Thieves Target Hyundai, Kia as Car Theft Rates Rise

If you own a Kia or Hyundai, you may be even more of a target
A person breaking into a car

Social media has wrought many ills in its time, from shortening our attention spans to negatively affecting our mental health. But for owners of certain Hyundai and Kia vehicles, the latest TikTok trend may in fact be the worst.

A viral challenge cooked up by the so-called Kia Boyz began circulating the short-form video platform about a year ago. And with its popularity, the ease of stealing certain Kia and Hyundai models became common knowledge — and something of a dare.

In the videos, masked figures demonstrate how to steal these cars by simply opening the steering column and using a regular USB cable to start the engine. (This trick is actually an evolution of a long-known theft method performed with a screwdriver — it’s made possible because the cars lack an immobilizer, which utilizes transponder technology to authenticate a properly paired vehicle key.)

The result? A climbing rise in car thefts. More than a million vehicles were stolen across the United States in 2022, according to the National Insurance Crime Bureau (NICB), whose analysis notes it as the highest number since 2008. (As a notable example, in California’s Bay Area, motor vehicle thefts were up by as much as 69% in some communities last year— particularly in Oakland, which had a rate of one car stolen for about every 30 residents.) And given how easy they are to lift, many of the cars in question were Kias and Hyundais.

Which cars can be stolen with a USB cable?

Although many vehicles can be stolen by a competent and motivated enough thief, the models affected by the viral challenge include 2011-2021 Kias with twist-to-start ignition systems, as well as the following Hyundai models:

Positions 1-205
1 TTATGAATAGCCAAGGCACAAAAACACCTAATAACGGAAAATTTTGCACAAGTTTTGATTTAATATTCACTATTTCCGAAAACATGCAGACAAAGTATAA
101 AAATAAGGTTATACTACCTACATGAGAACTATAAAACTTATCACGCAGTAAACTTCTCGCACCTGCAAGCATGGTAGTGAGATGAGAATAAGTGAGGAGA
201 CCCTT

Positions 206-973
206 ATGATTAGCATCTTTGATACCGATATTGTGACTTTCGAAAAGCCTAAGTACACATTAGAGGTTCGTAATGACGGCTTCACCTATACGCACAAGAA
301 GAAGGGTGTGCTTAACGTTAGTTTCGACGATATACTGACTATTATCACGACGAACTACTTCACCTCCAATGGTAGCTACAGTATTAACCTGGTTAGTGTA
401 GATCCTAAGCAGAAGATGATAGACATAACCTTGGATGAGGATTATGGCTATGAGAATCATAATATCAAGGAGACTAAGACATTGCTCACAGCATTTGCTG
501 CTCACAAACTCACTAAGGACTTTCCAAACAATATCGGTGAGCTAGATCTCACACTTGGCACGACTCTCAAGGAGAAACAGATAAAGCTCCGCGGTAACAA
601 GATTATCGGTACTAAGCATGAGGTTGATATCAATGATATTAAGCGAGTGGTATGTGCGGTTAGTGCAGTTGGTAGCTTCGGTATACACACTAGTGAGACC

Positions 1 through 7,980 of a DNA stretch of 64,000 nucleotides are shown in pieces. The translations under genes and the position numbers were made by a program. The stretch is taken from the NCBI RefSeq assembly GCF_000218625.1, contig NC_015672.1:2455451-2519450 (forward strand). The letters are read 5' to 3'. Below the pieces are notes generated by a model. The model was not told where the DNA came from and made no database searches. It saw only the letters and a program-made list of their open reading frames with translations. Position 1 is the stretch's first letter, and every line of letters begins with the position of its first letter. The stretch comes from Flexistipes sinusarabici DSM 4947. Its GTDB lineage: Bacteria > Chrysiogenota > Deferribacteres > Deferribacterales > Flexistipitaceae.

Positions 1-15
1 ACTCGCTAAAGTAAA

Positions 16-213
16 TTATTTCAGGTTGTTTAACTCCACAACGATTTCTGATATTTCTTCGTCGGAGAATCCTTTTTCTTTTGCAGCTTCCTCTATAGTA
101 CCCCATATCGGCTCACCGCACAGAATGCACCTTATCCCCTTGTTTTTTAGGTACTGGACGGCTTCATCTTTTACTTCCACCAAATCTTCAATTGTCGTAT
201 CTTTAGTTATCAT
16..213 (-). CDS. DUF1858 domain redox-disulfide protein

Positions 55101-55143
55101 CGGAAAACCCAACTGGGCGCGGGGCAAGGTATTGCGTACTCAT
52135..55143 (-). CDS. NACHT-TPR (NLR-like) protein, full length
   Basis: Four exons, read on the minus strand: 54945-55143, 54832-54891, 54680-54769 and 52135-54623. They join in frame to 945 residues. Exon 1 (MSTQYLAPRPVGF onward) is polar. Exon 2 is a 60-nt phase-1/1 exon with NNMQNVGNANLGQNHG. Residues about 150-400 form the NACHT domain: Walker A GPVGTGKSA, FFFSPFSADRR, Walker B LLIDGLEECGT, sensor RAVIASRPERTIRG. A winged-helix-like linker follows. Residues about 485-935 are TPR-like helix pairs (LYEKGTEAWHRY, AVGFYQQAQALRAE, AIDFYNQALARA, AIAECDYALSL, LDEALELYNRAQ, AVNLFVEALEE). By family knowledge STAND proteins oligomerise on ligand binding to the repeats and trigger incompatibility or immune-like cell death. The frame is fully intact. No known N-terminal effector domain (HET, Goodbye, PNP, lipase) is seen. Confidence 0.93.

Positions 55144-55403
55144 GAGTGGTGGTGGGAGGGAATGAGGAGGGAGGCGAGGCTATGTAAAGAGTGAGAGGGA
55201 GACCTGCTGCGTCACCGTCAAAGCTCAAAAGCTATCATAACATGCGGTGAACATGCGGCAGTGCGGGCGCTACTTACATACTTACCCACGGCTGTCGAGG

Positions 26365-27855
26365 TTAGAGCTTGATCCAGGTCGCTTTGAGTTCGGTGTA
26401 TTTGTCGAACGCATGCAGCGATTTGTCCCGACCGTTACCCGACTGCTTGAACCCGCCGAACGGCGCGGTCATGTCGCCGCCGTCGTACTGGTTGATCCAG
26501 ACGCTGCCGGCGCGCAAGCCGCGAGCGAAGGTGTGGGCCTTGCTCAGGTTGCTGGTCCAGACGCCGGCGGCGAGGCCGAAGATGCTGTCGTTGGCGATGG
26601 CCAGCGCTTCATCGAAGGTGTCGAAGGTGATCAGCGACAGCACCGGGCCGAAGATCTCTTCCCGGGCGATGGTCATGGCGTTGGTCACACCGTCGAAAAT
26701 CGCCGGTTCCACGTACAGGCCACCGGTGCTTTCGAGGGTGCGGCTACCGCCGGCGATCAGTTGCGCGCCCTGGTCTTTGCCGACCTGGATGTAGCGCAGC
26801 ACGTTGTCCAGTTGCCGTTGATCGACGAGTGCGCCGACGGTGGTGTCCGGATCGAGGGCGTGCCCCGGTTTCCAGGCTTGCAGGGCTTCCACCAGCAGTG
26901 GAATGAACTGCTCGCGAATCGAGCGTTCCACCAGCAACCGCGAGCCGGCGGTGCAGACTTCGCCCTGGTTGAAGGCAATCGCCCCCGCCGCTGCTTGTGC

• 2018-2022 Accent
  • 2011-2022 Elantra
  • 2013-2020 Elantra GT
  • 2013-2014 Genesis Coupe
  • 2018-2022 Kona
  • 2020-2021 Palisade
  • 2013-2022 Santa Fe
  • 2013-2018 Santa Fe Sport
  • 2019 Santa Fe XL
  • 2011-2019 Sonata
  • 2011-2022 Tucson
  • 2012-2017 & 2019-2021 Veloster
  • 2020-2021 Venue

However, if your vehicle is push-to-start, it’s likely immune to the challenge’s form of theft, as are Kias from 2022 or later and Hyundais 2023 or later.

Fortunately, both Kia and Hyundai have offered free anti-theft security software upgrades to the owners of vulnerable vehicles. To check and see whether your car is implicated (and eligible for an upgrade), you can enter your VIN at the Hyundai or Kia website, or call your local dealership.

However, even with software upgrades and other precautions, it’s possible for these cars (and others) to be stolen.

Car theft and auto insurance: What you need to know

Given the ease with which they can be stolen, State Farm and Progressive stopped writing new insurance policies for the affected Kia and Hyundai models in some areas early in 2023 — though the companies may choose to reverse that decision in the future.

And even for drivers of other vehicles, increasing car theft rates can drive up auto insurance premiums, regardless of your driving safety record and other factors.

For many Americans, a vehicle is the single most valuable asset aside from a home, so it’s important to ensure your car is properly insured — such that even in the event of a total loss, like a theft, you’ll still be covered. (Homeowners insurance, for the record, doesn’t cover stolen cars — though both homeowners and renters insurance policies may cover items stolen out of your car.)

Furthermore, bare-bones auto insurance policies (which many states only require to carry bodily injury and property damage liability coverage) won’t cover a stolen vehicle — you’ll need comprehensive car insurance for that. Buying this coverage will likely mean paying a higher premium — but in the event you wake up one day and your car is simply missing, at least you’ll have the funds to purchase a new one.

Of course, filing an insurance claim isn’t the only thing you’ll need to do if a thief absconds with your vehicle. If your car has been stolen, your first course of action should be to file a police report. (In fact, most insurers won’t honor your claim theft without one.)

Finally, if you live in a high-risk area or drive one of these high-risk cars, consider installing one or more theft protection devices in your vehicle. These range from basic steering wheel locks to security alarms and GPS trackers that can tell you where thieves have taken your missing car. Along with keeping your ride safer from would-be thieves, such devices can also grant you access to an auto insurance discount — a win-win scenario.

Editorial Note: The content of this article is based on the author’s opinions and recommendations alone. It has not been previewed, commissioned or otherwise endorsed by any of our network partners.